Here at HuffPost Arts we are big fans of looking at scientific data through an aesthetic lens; for this reason, we tend to appreciate scientific models not just for the information they pass on but the forms they create. That is why we are particularly excited about the project "Adventures in the Human Virosphere: The Use of Three-Dimensional Models to Understand Human Viral Infections", in which Stanford undergraduates created colorful models of human viruses including herpes, papilloma and polio by using everyday materials.
Yet the models are far from textbook representations. Made of pasta, glitter and Play-Doh, the forms break with the conventional association of science and seriousness. There is a strange symmetry between the scientific representations and folk art in the images below. The models look more like whimsical monsters than biological replicas, while still providing insight into the structure of the viruses. We think these folksy representations would encourage any student to spend a bit more time examining infectious diseases in school.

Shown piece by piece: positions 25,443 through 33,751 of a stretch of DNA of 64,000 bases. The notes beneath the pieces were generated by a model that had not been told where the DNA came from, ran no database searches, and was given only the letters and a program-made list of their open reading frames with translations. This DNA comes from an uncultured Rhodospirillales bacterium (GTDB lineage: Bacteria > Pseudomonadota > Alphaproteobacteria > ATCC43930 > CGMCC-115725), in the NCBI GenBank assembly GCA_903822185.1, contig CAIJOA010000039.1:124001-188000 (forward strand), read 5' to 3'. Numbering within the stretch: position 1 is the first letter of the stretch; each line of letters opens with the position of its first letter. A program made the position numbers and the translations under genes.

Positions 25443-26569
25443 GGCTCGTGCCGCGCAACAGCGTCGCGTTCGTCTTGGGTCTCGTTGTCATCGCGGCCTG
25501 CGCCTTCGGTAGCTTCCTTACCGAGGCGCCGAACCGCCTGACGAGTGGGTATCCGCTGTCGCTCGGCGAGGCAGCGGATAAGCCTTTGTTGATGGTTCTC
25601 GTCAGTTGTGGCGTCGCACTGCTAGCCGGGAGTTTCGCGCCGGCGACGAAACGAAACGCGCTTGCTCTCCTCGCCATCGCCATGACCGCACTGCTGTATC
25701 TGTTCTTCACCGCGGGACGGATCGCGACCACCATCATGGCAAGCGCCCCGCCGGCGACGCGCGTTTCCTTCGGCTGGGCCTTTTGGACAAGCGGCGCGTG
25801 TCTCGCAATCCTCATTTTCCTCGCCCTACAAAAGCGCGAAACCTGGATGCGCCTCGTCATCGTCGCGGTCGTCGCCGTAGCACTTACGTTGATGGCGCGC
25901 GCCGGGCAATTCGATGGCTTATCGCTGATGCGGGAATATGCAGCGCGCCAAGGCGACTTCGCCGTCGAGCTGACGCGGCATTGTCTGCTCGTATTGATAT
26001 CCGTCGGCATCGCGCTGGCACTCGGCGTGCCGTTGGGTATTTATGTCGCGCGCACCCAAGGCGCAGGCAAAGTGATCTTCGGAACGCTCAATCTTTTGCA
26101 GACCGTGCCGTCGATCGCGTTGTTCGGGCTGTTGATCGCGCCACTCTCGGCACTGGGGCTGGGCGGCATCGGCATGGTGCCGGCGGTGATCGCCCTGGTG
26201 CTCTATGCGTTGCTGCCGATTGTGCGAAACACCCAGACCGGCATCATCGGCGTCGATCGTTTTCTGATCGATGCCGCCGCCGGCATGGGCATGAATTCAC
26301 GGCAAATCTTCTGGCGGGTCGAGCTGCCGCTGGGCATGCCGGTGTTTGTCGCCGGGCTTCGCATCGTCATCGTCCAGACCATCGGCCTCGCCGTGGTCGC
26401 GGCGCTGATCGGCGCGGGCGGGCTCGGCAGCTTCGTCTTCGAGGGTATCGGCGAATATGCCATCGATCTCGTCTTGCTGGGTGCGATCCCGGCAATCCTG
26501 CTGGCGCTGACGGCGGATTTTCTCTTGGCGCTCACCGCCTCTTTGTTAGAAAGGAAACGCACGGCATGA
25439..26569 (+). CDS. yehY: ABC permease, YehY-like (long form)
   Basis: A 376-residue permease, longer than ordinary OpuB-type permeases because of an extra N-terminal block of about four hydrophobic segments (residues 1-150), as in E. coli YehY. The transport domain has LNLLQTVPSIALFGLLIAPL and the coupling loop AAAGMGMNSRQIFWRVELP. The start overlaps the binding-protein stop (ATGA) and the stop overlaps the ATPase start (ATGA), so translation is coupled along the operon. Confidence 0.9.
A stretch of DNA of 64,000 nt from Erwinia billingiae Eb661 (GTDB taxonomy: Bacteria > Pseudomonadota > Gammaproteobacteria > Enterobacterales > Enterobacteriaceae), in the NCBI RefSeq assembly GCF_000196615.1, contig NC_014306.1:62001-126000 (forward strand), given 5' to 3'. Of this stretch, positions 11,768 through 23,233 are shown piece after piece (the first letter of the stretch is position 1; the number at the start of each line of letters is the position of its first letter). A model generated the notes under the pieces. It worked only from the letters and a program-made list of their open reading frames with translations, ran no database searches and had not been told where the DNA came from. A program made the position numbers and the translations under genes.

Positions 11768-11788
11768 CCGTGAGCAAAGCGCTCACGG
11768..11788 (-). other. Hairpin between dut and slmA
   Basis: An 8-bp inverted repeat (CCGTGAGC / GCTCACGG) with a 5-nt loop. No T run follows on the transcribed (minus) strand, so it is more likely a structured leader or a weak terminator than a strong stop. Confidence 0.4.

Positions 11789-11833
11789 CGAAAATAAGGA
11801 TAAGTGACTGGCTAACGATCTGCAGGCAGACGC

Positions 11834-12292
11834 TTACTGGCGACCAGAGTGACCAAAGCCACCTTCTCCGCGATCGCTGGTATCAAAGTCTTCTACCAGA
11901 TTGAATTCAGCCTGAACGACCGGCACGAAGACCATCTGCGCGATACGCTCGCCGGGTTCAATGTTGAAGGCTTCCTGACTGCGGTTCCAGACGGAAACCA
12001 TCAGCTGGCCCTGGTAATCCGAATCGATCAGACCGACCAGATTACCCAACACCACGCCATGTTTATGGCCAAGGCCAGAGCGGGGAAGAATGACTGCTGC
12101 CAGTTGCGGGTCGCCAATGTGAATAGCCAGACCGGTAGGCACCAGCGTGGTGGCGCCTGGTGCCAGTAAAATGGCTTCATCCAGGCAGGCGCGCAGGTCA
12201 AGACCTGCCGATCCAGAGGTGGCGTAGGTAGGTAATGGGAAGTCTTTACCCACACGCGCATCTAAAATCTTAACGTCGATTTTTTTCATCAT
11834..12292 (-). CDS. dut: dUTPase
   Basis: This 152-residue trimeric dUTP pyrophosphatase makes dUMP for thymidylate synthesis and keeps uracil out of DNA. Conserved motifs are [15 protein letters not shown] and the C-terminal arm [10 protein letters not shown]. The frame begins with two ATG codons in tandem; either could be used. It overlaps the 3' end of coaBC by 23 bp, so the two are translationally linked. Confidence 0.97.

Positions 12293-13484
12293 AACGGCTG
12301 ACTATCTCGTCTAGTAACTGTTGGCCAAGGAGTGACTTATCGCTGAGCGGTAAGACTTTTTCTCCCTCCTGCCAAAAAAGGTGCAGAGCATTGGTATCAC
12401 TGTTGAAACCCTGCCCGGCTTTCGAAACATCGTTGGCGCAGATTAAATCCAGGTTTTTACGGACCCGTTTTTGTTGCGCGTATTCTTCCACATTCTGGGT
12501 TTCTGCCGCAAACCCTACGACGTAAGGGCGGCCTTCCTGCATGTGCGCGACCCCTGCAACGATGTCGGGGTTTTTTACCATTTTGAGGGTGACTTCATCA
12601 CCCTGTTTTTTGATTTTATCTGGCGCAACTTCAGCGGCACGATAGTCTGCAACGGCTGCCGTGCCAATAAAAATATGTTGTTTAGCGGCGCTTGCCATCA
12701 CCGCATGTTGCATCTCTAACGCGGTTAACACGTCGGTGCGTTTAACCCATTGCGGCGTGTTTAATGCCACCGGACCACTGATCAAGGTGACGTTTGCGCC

The exhibition is part of the course "Humans and Viruses", taught by Stanford Associate Professor Robert Siegel. It will show from April 11 until October at the Cantor Arts Center at Stanford University.
What do you think of this creative lesson plan? Let us know your thoughts.